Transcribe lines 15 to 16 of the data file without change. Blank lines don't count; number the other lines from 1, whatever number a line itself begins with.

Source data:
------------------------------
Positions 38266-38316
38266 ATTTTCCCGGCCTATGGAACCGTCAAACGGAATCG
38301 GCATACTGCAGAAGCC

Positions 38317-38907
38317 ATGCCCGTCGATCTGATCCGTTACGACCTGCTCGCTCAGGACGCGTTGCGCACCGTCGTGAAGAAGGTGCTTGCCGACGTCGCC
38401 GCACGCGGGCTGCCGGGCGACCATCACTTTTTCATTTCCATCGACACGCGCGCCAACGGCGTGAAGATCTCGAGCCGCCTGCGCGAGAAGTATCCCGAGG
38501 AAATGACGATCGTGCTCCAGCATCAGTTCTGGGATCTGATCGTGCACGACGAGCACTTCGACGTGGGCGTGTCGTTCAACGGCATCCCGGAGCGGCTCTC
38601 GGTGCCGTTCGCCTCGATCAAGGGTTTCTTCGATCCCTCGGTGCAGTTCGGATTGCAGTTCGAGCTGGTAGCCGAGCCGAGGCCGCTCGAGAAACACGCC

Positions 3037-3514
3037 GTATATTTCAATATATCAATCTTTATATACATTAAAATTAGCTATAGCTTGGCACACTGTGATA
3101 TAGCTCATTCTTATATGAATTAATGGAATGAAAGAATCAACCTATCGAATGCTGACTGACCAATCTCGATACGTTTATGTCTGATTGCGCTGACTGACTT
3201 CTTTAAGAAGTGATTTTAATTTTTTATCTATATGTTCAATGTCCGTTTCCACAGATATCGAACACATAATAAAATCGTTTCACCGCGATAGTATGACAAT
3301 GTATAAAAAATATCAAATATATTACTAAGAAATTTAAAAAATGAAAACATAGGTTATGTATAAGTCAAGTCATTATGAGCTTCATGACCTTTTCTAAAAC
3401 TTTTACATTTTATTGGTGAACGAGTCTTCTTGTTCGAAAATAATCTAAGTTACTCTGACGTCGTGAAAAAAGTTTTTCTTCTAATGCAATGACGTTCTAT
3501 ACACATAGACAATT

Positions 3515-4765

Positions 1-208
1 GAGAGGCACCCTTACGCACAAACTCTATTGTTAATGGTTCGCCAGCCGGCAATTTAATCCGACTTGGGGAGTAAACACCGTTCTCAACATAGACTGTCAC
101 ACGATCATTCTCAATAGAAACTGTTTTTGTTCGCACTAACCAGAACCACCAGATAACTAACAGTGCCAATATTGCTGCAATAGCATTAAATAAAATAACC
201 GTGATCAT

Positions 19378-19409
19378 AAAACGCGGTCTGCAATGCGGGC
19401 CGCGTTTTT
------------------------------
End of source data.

3501 ACACATAGACAATT

Positions 3515-4765